3. Tactile force sensor:

This activity focused on the realization of a thin and flexible sensor array based on the hybrid integration of a polymer layer containing embedded inductors with thin magnetic foils and a soft elastic polymer layer for transmission of force. The principle is based on inductive sensing by copper coils embedded in polymide. Planar copper coils are embedded in an elastic polyimide layer. Another soft polymer like PDMS is patterned and attached to the device. High permeability magnetic foils are sandwiching the Cu coils in the final design. When a normal force or shear force is applied on the sensor, the PDMS layer is sensitive to the force and a change in the distance between the coils and the foil will change the inductance. A variety of applications exist for a tactile sensor like biomechanics research, clinical evaluations of hand functions and hand rehabilitation. It is also an essential tool for developing biomechanical modeling and predicting stress on muscles. Technological advances have already provided small and thin sensors. Silicon-based force sensors offer miniaturization, but they are not useful as they are packaged in bulky plastic cages and lack overload protection.

Figure 1 and 2 show the developed process flow for the fabrication of copper micro coils embedded in polyimide. A thin layer of Ti-Al layer of thickness 500/1000 nm is deposited for enabling later anodic dissolution and detachment of the coil. 10 um of polyimide PI2611 is spin-coated with a soft bake at 90°C and then curing in a nitrogen atmosphere at 200° C for 1 hour. No adhesion promoter is required, as the Ti-Al layer will help in good adhesion of PI2611.

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Figure 4. SEM micrograph showing the first layer of an electroplated copper coil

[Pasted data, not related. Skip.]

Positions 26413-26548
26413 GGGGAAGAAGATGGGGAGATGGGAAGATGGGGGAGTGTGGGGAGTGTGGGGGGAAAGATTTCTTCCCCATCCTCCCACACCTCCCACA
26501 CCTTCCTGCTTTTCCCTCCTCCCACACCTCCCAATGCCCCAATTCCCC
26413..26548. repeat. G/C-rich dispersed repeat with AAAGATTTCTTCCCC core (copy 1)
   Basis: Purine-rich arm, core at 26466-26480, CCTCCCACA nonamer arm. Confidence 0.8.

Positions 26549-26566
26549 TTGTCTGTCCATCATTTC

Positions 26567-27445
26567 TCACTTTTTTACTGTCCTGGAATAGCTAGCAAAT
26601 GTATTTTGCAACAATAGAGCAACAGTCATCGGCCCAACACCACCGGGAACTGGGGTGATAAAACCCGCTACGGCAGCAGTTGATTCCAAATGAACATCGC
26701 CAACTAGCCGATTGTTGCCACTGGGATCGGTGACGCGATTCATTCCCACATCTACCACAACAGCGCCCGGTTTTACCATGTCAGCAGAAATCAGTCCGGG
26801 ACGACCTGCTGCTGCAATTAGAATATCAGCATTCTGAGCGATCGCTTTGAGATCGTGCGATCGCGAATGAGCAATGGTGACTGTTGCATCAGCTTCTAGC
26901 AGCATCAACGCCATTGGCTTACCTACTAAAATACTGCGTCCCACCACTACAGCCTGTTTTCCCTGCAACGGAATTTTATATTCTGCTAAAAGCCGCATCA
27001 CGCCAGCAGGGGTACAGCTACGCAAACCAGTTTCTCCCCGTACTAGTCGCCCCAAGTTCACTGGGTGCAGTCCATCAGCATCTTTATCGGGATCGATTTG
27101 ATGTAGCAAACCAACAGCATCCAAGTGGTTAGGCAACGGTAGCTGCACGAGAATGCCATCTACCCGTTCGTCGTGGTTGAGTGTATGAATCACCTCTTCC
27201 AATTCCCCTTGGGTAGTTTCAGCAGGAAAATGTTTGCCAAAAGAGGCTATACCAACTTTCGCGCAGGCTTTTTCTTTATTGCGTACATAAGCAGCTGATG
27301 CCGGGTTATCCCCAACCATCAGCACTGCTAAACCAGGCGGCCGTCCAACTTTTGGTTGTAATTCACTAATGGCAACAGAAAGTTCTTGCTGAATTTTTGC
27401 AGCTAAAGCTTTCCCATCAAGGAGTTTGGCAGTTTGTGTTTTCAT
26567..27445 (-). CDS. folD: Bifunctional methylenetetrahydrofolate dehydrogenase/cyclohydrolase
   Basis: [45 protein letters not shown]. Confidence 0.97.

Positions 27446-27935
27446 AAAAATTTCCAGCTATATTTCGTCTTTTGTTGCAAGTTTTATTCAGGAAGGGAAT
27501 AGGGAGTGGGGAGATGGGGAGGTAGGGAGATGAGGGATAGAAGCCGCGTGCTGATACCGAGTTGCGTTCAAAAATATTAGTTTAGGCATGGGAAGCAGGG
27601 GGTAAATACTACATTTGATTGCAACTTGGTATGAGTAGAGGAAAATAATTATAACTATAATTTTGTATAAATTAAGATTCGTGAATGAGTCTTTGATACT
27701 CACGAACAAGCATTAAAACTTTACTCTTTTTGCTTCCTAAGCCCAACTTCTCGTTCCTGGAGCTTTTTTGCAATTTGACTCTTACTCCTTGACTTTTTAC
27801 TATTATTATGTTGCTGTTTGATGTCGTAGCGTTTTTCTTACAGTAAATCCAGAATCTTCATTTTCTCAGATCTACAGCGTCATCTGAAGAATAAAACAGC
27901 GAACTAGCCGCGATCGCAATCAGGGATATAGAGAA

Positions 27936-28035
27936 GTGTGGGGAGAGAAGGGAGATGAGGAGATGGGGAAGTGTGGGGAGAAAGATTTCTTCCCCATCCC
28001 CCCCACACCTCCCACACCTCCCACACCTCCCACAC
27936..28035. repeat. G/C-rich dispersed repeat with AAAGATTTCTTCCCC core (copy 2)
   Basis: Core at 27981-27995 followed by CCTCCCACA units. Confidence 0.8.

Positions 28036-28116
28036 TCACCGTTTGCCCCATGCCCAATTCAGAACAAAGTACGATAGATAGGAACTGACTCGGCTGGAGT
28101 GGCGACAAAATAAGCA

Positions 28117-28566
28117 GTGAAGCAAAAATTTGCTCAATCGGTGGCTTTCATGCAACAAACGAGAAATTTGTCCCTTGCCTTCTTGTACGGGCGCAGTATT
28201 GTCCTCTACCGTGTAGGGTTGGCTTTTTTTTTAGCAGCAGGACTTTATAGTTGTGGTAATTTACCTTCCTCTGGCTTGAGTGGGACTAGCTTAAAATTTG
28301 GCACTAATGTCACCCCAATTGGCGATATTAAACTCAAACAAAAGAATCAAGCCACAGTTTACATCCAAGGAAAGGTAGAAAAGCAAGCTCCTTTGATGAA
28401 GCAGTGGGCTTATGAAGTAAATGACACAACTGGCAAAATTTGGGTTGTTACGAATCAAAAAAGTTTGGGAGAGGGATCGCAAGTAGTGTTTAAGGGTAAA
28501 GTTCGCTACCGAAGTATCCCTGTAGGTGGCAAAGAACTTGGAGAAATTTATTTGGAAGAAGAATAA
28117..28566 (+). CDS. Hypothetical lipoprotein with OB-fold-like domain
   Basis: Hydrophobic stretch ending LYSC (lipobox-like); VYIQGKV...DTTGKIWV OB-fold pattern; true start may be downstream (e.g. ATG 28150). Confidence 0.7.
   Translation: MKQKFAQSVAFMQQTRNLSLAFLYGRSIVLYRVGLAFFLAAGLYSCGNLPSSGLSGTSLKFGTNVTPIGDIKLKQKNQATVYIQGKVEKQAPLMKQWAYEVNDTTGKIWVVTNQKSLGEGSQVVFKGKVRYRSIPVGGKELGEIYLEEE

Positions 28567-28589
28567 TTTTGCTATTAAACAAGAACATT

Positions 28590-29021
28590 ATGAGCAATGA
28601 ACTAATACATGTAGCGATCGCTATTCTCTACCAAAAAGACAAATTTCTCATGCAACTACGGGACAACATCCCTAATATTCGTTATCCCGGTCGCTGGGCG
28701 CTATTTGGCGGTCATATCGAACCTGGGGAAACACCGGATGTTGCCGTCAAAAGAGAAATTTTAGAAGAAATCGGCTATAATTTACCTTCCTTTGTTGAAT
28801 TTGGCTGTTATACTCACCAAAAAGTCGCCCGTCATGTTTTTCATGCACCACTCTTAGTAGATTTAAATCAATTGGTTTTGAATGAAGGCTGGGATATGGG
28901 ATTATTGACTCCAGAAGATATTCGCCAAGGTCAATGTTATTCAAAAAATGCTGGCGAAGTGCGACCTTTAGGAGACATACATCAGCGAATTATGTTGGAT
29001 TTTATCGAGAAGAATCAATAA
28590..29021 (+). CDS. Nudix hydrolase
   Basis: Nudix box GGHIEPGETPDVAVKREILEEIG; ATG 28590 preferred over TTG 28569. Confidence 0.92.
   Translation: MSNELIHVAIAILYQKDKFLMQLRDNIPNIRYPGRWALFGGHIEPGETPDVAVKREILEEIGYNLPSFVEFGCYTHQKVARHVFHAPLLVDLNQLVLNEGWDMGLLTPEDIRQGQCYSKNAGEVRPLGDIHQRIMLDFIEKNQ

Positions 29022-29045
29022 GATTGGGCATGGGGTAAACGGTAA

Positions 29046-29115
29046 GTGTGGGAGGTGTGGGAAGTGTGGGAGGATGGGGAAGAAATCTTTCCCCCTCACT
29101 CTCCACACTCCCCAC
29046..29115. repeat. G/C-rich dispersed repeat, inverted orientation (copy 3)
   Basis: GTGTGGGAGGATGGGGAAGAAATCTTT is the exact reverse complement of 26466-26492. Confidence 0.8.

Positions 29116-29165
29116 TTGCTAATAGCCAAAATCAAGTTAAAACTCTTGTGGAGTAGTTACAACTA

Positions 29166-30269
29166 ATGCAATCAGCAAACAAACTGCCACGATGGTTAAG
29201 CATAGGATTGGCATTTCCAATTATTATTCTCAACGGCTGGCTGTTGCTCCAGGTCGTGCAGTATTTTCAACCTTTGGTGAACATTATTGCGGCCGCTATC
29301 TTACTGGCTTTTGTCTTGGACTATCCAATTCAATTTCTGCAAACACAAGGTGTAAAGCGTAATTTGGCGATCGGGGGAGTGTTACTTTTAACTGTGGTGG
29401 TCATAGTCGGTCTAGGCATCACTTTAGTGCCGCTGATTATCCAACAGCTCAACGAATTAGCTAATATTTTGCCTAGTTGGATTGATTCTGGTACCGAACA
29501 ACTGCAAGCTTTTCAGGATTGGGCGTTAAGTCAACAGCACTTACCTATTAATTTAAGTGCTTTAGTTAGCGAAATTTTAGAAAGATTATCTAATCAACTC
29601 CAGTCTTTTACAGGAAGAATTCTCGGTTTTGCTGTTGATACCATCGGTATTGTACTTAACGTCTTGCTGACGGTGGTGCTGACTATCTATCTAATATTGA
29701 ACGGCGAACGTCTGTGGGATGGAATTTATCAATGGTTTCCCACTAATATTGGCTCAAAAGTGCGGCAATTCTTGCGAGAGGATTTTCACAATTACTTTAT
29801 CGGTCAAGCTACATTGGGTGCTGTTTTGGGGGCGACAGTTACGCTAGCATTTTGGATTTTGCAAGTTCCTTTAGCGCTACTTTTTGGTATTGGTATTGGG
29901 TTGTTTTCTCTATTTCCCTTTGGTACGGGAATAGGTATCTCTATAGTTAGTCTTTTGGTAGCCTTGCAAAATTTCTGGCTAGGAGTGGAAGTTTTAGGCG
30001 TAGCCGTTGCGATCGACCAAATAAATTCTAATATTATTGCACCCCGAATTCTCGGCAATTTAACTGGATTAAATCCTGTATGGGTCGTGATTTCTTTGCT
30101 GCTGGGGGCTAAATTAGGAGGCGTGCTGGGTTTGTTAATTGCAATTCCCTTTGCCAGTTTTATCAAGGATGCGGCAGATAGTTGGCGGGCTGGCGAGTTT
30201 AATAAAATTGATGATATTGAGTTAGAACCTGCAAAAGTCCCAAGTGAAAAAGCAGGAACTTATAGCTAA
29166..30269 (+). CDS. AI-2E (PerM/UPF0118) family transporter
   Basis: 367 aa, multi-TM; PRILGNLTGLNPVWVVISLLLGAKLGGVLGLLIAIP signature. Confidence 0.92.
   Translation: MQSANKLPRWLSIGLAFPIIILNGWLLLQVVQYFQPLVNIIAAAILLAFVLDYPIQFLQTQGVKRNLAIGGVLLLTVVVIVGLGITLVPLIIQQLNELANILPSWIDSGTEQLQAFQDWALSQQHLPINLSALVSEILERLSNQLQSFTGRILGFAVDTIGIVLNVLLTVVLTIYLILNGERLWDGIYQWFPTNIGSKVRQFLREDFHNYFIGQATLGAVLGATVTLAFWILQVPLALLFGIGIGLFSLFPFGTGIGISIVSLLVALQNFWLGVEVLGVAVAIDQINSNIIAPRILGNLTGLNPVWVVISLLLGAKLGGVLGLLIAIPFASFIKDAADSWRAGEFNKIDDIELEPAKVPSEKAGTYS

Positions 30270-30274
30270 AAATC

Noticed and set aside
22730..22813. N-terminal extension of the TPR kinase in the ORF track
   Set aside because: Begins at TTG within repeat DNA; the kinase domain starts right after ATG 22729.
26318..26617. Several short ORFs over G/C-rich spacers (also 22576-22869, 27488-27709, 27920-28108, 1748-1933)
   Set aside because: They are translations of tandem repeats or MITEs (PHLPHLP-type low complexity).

Following this, 500 nm of SiO2 is sputtered and 5 um of PI2611 is spin coated. Again a 500 nm of SiO2 is used as a mask and patterned. AZ1512 is spin coated on the oxide layer. In order to enhance the adhesion of resist HMDS is coated in YES LPII. The polyimide will etch until it encounters oxide etch stop layer as seen in Figure 1. The etching of PI2611 is made in a CF4 plasma for 5 min. The resist would be stripped while removing the PI. 40 nm of Ta and 200 nm of sputtered Cu is used a seed layer for electroplating of copper. 7 um of copper is then electroplated, while the current is kept at a low level in order to have uniform deposition.

The copper lines are defined by performing a chemical mechanical polishing (CMP). After CMP, a thin seed layer is deposited in order to protect the copper from diffusion. The via and second layer of coil fabrication follows the principle of a dual damascene process, as shown in Figure 2. A Scanning Electron Microscopy photograph of the first layer of an electroplated Cu coil is shown in Figure 3.


1. N. Boichat, N. Khaled, F. Rincón and D. Atienza, “Wavelet-Based ECG Delineation on a Wearable Embedded Sensor Platform”, In the Proc. of Intl. Workshop on Body Sensor Networks, Feb. 2009.
2. F. Rincón et al., “Implementation of an automated ECG-based diagnosis algorithm for a wireless body sensor platform”, In the Proc. of Intl. Conference on Biomedical Electronics and Devices, Jan. 2009.
3. F. Rincón et al., “Multi-lead wavelet-based ECG delineation on a wearable embedded sensor platform”, to appear in the Proc. Of Computers in Cardiology, Sep. 2009.
4. E. D. Ngangue Ndih, N. Khaled and G. De Micheli, “An analytical model for the contention access period of the slotted IEEE 802.15.4 with service differentiation”, in the Proc. Of IEEE Conf. on Communications, Jun. 2009.